I first came upon this topic in 2012. At the time, I was wrestling with how explain to someone that delay in decision-making, while an essential part of good leadership, can also be perceived as indecision, procrastination, or disinterest, and – worse – lead to a passive decision to do nothing (essentially, putting off a decision till later is deciding not to act now). But what is the right amount of time to consider and mull? Act too soon, and you can make a serious error. Wait too long, and you can miss an opportunity or make a situation worse through inaction.
To me decision-making is akin to taking a photograph of a sunrise or sunset. Nowadays, you can take several dozen digital photos, then look at them later on your computer and pick just the right one. But what if you could only take one? How would you determine exactly the right moment to click the shutter? Too soon, and the light is still too bright, the colours not that interesting. Too late and the light is dim, the colours dull. There are many analogies – hunting, birding, surfing, cooking, writing, speaking: how do you know exactly the right moment to take the shot, or jump, or speak? How long do you wait?
Harvard Business Review has this uncanny ability to drop an answer or a hint at just the right time. More prescient than a fortune cookie, the Management Tip of the Day often brings good information just in time for whatever’s going on. And 13 July 2012 was a great example. This article seemed about right for my current problem.
It led me, as I’m sure was intended, to purchase the book. However, I’m sure it was also intended that I read it sooner than 4 years later. Regardless, I did get to read it and I’m glad that I finally did.
Wait: The Art and Science of Delay, by Frank Partnoy looks at active procrastination as a part of decision making. The style of the book is similar to Malcolm Gladwell’s The Tipping Point, both in the language and the presentation – providing scenarios and stories to exemplify definitions (regardless, Partnoy could not make the concept of “discount rates” any less dense, so this part was a bit of slog but an important component of the science of delay).
Procrastination has two forms. The first is what I’ll call Passive Procrastination. This is the kind we most often think of as procrastination: unconsciously letting delay happen, or being easily distracted from something large, difficult or important, primarily to avoid doing it. In this form, we allow our bias towards the present (what’s easiest right now?) to override what we might need to consider for the future. This is where the whole “discount rate” thing becomes important, and he does a much better job in the book explaining it than I ever could, so I refer you to that for more details. The other form of procrastination is Active – consciously managing the delay up to the point of decision making or taking action, in order to best manage risk and use resources effectively.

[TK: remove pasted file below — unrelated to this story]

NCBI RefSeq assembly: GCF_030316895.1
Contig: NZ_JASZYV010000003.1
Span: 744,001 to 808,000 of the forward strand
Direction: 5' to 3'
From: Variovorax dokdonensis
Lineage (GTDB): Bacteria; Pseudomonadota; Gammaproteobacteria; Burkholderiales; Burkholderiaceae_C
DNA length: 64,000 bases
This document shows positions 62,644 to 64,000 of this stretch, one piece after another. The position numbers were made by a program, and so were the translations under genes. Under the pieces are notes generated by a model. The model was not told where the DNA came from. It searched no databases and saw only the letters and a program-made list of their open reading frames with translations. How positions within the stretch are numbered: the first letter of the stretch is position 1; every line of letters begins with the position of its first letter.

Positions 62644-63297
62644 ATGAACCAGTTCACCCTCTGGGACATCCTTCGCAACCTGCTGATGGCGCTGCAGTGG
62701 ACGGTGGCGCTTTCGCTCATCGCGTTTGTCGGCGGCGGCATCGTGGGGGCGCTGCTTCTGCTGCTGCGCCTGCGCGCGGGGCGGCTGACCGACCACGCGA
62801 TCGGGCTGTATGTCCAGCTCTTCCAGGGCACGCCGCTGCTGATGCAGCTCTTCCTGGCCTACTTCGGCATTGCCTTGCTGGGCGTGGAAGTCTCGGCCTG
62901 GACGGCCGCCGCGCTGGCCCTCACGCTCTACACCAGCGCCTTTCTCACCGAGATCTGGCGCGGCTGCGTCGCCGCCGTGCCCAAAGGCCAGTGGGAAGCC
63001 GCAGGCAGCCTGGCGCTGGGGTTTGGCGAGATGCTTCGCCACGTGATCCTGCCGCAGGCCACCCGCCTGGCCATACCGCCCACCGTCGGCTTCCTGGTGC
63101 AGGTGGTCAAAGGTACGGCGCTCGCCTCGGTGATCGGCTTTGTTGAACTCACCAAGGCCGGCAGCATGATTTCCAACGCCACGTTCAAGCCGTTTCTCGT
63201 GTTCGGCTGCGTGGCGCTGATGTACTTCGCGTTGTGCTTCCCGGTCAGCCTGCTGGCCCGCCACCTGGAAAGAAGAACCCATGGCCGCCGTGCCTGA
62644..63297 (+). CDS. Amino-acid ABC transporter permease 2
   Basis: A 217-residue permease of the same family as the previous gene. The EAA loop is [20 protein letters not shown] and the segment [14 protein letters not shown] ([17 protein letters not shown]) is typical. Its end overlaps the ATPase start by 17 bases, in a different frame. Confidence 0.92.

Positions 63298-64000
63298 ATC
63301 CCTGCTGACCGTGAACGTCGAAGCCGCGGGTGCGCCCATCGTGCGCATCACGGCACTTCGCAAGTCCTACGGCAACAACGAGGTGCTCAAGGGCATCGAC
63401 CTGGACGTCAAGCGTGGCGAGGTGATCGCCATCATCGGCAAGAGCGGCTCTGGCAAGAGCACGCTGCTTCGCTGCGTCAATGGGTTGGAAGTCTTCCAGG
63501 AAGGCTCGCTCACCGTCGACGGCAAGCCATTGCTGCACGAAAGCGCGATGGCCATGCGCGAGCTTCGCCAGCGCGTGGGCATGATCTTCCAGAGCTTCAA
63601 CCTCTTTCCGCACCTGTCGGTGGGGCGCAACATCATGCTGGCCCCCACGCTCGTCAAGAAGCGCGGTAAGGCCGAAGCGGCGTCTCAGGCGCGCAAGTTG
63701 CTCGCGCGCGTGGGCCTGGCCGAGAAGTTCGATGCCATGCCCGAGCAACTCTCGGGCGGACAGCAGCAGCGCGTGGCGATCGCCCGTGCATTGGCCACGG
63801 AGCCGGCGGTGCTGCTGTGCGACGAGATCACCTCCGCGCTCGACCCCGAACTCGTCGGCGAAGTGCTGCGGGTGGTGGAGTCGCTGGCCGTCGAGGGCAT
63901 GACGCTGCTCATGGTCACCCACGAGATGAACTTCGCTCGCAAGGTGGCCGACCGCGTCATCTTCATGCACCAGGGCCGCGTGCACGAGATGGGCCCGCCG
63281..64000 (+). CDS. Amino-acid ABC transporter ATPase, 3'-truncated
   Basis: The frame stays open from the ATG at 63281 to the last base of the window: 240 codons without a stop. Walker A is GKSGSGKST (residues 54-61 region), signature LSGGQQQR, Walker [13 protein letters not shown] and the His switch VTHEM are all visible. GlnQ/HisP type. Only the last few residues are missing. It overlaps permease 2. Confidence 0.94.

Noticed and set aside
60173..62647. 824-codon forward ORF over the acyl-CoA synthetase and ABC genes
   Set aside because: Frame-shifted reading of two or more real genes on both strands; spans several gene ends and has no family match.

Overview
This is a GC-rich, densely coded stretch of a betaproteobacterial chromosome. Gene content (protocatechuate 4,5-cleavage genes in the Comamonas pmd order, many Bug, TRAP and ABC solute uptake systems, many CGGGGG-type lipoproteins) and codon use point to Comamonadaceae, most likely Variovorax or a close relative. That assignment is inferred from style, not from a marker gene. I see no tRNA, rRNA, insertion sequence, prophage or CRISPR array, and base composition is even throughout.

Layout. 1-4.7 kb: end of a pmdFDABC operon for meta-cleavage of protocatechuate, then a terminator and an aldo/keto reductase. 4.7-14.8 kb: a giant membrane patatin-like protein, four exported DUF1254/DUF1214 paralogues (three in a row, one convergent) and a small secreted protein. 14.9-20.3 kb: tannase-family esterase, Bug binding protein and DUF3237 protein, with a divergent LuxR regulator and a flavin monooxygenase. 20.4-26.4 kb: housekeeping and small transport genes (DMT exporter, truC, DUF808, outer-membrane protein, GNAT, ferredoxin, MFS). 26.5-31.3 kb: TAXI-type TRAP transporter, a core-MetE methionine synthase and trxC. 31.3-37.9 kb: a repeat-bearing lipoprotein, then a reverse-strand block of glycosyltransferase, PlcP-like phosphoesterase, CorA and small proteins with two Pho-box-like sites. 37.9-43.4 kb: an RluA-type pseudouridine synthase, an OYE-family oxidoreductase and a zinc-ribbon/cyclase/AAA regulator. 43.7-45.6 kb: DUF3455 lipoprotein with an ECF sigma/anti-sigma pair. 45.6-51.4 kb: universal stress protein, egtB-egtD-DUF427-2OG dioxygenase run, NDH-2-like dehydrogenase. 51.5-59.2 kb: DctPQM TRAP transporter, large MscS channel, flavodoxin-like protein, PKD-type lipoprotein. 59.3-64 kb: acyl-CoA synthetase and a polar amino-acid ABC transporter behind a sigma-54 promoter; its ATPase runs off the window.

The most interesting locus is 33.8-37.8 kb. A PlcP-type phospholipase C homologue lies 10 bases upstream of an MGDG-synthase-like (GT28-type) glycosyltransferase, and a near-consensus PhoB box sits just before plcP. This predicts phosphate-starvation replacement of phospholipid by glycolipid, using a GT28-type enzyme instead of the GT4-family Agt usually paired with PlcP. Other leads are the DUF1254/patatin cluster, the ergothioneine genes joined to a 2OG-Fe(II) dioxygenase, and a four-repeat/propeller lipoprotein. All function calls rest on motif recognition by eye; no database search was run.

The yang to procrastination’s yin is something called pre-properation. If procrastination is waiting when you should act, pre-properation is acting when we should wait. This is rooted in impatience – the need to have or see any result (not necessarily the right or best one).
It was this tension between procrastination and impatience that I was most interested in learning more about. I always thought there was an art to determining when to act – a balance between quick decision making and careful decision making, waiting until just the right moment so that risks are low, opportunities are high, and resources are optimal. Decide too quickly and you might be acting rashly, moving forward with insufficient information or wasting resources. Wait too long and you’re essentially deciding not to act (a concept I have a hard time convincing others of – by “not deciding right now”, you are deciding to do nothing).
The book doesn’t answer the question of how-long-is-too-long. But it does reinforce some good habits of leaders in decision making:
- Consciousness, or in today’s parlance, mindfulness. This means maintaining awareness of where you are in the decision making process, and acknowledging if you are active or passive. Either is okay, as long as you know where you are and why.
- Structure. The use of checklists or to-do lists can contribute to managing or enforcing delays in decision making. They also provide a mechanism of conscious or active work in decision making, mitigating the potential of drifting into passiveness or avoidance.
- Collaboration. Involving and consulting others along the way helps to prevent confirmation bias by bringing in alternative views during decision making. Good leaders are not distracted by alternative views, but incorporate them into their decision.
I’ve been told that I’m a quick decision maker (fortunately for me, often enough, I’m also a good decision maker). People have asked me, ”How do you do that? Make decisions like that so quickly?” I do try to incorporate the three items above, but I think I also have the benefit of experience – I’ve been doing this a long time, not just working but making decisions at work. There is also a certain element of bravery associated with good decision making, as you have to be willing to stand by your decisions, or at least explain them. One of the key ways I support and empower those that I work is just that: regardless of the outcome of your decisions, if you can explain to me how and why you made them, and that makes sense, I will always back you up and support you.
This book provided much food for thought, and it was helpful to read that decision making is both art and science, and that there is no magic formula, only a balance. Also, that procrastination is not necessarily bad: as long as it has a purpose (and you get other things done in the meantime), it is not “doing nothing” but rather a conscious delay towards making a good decision.